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CNN International: Negotiating Ongoing In Hopes Of Extending The Truce; Biden Tells Israel To Avoid More Civilian Displacement; Blinken: We Would Like To See The Gaza Pause Extended; NATO Chief, Foreign Ministers Discuss War In Ukraine; U.S. Military Aircraft Crashes Off Japan With 6 On Board; Israeli Military Raid, Clashes Reported In West Bank; Ukraine Steps Up Electronic Warfare Efforts Against Russia. Aired 8-8:30a ET

Aired November 29, 2023 - 08:00   ET




MAX FOSTER, CNN HOST: Hello I'm Max Foster in London and this is CNN Newsroom. Just ahead, the latest developments from the Middle East as negotiators are looking to extend a truce in Gaza between Israel and Hamas. This as more hostages are expected to be released in the coming hours.

Then NATO allies say they won't back down on their support for Ukraine in its fight against Russian aggression, even as global attention is focused on the Israel-Hamas war. And search operations underway in Japan after a U.S. military aircraft crashed into the sea. What we know next.

Well, we are watching two important events unfolding in the Israel- Hamas war today. First is the sixth hostage for prisoner exchange expected to happen in a few hours. Hamas allowed an outside journalist to watch today's hostage release, which included an elderly woman in a wheelchair.

So far, things appear to be on course today, with Israel getting a list of hostages that are set to be handed over to the Red Cross. That list does not include a 10-month-old baby, who Israel had hoped to get back in today's exchange.

And we're also watching Qatar, where the U.S., Egypt, and Israel are in discussions about extending the six day old truce. If a deal can't be reached, fighting could resume tomorrow morning.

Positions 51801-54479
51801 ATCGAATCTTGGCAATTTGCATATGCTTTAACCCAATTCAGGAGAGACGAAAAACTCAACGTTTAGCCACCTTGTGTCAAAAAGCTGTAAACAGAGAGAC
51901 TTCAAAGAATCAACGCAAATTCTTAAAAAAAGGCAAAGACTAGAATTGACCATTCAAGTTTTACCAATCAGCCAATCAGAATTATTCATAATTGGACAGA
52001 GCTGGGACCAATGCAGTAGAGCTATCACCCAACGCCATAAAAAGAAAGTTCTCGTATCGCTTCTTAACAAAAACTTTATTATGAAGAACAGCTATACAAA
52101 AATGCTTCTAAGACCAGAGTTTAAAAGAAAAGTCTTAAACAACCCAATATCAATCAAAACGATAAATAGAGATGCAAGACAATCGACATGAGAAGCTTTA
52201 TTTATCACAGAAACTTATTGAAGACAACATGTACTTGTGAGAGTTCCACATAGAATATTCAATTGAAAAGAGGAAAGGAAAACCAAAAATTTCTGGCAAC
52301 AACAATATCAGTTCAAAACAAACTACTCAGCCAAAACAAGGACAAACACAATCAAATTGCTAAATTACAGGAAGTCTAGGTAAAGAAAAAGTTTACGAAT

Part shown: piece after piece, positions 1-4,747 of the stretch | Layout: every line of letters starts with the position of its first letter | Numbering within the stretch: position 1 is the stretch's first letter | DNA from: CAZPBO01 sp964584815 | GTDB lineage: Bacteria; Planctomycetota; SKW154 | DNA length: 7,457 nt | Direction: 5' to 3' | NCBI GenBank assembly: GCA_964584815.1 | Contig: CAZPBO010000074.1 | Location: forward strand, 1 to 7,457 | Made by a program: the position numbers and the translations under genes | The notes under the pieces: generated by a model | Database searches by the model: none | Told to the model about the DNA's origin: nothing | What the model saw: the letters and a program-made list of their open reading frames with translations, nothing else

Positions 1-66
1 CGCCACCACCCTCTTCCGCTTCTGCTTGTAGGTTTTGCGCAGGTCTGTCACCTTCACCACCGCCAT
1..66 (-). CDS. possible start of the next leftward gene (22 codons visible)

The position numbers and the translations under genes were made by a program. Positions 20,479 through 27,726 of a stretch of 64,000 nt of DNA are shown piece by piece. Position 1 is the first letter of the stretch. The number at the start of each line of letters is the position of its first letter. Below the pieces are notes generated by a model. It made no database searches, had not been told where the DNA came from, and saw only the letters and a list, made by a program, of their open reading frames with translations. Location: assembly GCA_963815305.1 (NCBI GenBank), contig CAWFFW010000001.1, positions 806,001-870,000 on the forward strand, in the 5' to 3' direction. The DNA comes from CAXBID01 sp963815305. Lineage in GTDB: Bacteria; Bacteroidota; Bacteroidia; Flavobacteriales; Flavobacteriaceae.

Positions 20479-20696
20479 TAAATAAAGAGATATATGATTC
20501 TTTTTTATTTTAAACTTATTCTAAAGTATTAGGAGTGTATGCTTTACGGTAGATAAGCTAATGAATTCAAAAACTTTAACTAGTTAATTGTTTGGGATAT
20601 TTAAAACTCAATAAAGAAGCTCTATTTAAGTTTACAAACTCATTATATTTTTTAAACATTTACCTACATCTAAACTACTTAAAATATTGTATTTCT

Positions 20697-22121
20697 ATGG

Let's go straight to our CNN's Scott McLean. I mean, it's difficult to know what's going on in these negotiations, but what do you think they're considering and what might be the sticking points?

SCOTT MCLEAN, CNN CORRESPONDENT: Yes, Max. And look, it seems like the parties involved are showing positive signs that this may be extended. And it seems like everyone has a vested interest. You have the U.S. Secretary of State, Antony Blinken, saying that he is focused on getting an extension of this truce.

Hamas has made clear that it would like to turn this truce into a permanent ceasefire. You also have last night, a member of the Israeli Knesset, a former Israeli ambassador to the United Nations, Danny Danon, saying that Israel could be open to extending this for a few more days, perhaps even a week in order to get hostages back.

He says that the government has signed off on this already until Monday, potentially as long as Monday. After that, the Cabinet would have to meet again to approve a new deal. So it seems like a short extension might be easy, a longer extension, perhaps more complicated.

A source familiar says that if today goes well, the expectation is that Hamas will agree to extend this for at least another day. The difficulty, though, is that there are only perhaps two more days left of women and children to actually turn over in Gaza.

It is not entirely clear how many civilian women are still held captive, which makes it complicated to calculate the exact numbers. But after the women and children have been handed over, now we're getting into civilian men and soldiers, some of whom we know are female and Hamas will demand a higher price for them.

Hamas has said that it's open to a partial deal involving only civilians. It's also open to what it calls a comprehensive deal involving those soldiers as well. But it's demanded that Israel empty its prisons of Palestinian prisoners in order to make that happen.